Friday, June 30, 2017

Port Gamble Beaver Dams - #SaturdaySnapshots

My FitBit says I walked 7.25 miles on June 16th, and 5.5 miles of that distance were logged in the magnificent Port Gamble Forest Heritage Park, located on Hood Canal, Washington. 

Although we walked through towering trees, up and down hills, and through the biggest collection of ferns I've ever seen, the most memorable parts of the hike for me were the beaver pond and dam. We didn't see the shy inhabitants, but we found ample evidence of their presence. Looks like they've been as busy as ... well... beavers! [Click on photos for a closer look.]

Downed trees.

Their dam.

Freshly gnawed building materials.


One of the men on our walk educated us about ferns, and we learned to identify several varieties. The ones in this photo are predominantly sword ferns, but we also learned about bracken ferns, lady ferns, deer ferns, and licorice ferns. Who knew there were so many kinds? 

This forest may soon become a residential neighborhood unless money is raised to purchase the land as a refuge and for recreational use. The following video tells more about the situation. It also includes gorgeous photos of the beauty I saw on my hike.





More info about the Port Gamble Forest Heritage Park and a map of hiking trails: HERE

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Saturday, June 17, 2017

Mercer Slough - #SaturdaySnapshots

I have to admit that the June 13th walk along Mercer Slough wasn't my favorite, mainly because of the mosquitoes! But the nature park was lovely, and the weather was nice and cool. It's amazing that such a quiet, serene green space exists right next to the intersection of two of Seattle's busy freeways -- Interstates 405 and 90.
[Click on photos to enlarge.]

Our path took us along a stream...



Among skunk cabbage...

And over the slough.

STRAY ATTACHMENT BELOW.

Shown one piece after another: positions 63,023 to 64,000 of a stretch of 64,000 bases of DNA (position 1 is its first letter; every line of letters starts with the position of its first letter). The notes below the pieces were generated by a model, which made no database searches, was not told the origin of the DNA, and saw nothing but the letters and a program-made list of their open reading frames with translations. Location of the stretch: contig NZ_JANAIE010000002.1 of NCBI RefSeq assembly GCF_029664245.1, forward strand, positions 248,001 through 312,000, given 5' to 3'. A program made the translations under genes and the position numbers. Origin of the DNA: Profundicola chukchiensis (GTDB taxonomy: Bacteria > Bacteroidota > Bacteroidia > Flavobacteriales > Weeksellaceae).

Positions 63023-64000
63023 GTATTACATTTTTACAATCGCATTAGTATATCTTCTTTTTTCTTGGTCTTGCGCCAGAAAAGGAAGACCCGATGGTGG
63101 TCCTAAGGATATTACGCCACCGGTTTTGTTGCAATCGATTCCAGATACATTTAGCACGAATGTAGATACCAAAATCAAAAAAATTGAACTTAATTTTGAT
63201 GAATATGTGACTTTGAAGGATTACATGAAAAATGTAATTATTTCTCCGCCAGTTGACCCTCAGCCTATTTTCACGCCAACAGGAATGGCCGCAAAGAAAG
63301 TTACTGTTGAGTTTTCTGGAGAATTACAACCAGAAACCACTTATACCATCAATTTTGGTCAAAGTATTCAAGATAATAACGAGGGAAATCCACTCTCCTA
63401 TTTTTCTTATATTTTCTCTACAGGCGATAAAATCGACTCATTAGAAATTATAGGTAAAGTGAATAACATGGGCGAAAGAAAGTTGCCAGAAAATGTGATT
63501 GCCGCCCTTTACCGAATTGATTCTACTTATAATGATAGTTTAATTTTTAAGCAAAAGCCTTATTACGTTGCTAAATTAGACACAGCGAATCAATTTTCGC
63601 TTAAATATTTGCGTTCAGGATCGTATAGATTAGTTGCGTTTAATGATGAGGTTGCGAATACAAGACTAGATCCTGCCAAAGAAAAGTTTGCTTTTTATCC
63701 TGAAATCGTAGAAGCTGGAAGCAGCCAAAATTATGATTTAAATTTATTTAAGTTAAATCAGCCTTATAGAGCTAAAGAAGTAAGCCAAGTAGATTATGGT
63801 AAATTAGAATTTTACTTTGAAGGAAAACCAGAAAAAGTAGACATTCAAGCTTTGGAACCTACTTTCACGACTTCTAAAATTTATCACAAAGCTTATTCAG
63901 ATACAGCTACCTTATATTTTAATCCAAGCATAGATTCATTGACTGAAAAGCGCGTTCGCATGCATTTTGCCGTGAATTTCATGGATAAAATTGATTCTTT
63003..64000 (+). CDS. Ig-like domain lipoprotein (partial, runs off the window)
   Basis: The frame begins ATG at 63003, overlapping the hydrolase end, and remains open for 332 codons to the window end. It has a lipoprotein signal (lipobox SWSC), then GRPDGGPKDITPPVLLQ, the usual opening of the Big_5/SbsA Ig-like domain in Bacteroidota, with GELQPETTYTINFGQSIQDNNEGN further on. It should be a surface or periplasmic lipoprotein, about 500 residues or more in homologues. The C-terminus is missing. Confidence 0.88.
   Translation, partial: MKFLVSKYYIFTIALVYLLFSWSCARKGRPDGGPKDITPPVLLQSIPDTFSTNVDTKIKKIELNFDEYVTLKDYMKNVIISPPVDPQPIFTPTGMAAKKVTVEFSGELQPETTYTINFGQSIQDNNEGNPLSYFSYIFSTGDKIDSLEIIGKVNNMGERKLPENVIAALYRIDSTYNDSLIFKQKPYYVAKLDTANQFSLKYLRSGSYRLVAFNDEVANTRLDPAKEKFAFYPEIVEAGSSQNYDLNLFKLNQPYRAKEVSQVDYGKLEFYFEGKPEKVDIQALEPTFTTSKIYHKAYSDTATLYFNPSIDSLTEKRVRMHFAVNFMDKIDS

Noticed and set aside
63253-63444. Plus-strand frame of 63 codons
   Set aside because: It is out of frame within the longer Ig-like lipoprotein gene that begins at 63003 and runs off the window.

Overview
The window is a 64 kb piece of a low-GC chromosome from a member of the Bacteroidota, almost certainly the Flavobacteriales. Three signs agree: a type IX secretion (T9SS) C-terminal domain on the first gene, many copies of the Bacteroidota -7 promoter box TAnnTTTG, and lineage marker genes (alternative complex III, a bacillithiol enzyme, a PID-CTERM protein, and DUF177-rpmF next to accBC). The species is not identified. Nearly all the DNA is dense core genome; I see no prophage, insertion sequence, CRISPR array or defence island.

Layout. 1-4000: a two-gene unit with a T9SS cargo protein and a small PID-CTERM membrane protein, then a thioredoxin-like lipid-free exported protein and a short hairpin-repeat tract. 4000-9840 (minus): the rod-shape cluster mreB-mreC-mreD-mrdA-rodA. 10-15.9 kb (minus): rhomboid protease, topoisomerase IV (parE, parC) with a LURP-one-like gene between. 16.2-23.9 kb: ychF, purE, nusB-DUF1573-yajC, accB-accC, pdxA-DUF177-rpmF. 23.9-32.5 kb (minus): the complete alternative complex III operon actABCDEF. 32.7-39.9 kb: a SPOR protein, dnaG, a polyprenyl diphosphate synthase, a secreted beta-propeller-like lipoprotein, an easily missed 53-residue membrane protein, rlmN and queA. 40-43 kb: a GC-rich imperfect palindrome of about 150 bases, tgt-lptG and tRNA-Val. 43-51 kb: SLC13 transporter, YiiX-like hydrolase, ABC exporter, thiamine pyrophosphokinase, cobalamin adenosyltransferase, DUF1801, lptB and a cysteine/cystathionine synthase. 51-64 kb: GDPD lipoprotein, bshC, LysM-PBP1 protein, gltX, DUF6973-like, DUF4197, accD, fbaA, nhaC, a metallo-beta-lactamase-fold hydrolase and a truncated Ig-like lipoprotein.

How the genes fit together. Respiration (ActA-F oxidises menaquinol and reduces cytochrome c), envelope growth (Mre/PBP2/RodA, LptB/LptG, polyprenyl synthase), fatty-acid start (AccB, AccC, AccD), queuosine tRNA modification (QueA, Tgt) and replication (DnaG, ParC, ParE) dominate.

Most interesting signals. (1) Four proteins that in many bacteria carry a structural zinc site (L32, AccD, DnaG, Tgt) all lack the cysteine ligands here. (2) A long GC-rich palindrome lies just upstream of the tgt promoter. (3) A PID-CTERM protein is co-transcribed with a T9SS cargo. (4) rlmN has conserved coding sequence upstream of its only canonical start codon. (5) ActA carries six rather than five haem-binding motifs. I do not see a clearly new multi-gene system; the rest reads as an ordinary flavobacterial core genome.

Raised walkways kept our feet dry.

Portions of the park were closed for renovation and we couldn't visit the Blueberry Farm, but we explored what we could and had a great time.

From the Bellevue, Washington, Parks & Recreation website:
Nestled in the heart of Bellevue, the 320-acre Mercer Slough Nature Park offers a tranquil setting for a variety of recreational experiences: biking, hiking, canoeing , blueberry picking, and environmental education. The Mercer Slough is Lake Washington’s largest remaining wetland, containing hundreds of plant species and an abundance of water resources. The park provides a diverse habitat for over 170 species of wildlife. Interconnected boardwalks, soft surface trails, and asphalt paths transport visitors through this unique urban wetland.

More info:  Mercer Slough Nature Park


Saturday Snapshots is hosted by West Metro Mommy Reads.
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Friday, June 9, 2017

Twin Falls #Hike - #SaturdaySnapshots

Seems like every hike and walk I take has something that sets it apart from the others. Last week's out-and-back trek started off at Olallie State Park and followed along the South Fork of the Snoqualmie River in western Washington. I love the sound of a roaring river. 


We then veered inland and hiked up, up, and up some more to the top of Twin Falls. The view was worth the effort! The area had a lot of rain this past winter and spring, so the river was full and so were the falls. I took lots of photos of the upper falls. Here are two from different angles.



We continued upward to intersect with the John Wayne trail, so our hike ended up being around five miles. The trail was well tended (washouts had been rebuilt) and lined with ferns, bleeding hearts, salmonberry bushes, and other lush foliage. This isn't a great photo with that big tree smack-dab in the middle, but I wanted to show the ferns, switchback trails, and the hikers down below.



And here's the lower falls:

We walked down 104 wooden steps to reach the viewing platform where I took this picture. Of course, then we had to walk back up! My legs were quivering by the time I reached the top, but the dramatic view of the 135-foot plunge made it all worthwhile.

I hope you're able to view my video to get an idea of the roar from the falls:

video


The various hiking websites I visited described this as an easy hike. Maybe it would be if I were 20 years old! Although I was able to complete the whole thing, easy isn't a word I would use to describe the trek; but I'm sure glad I went.

For more info: Twin Falls Hike


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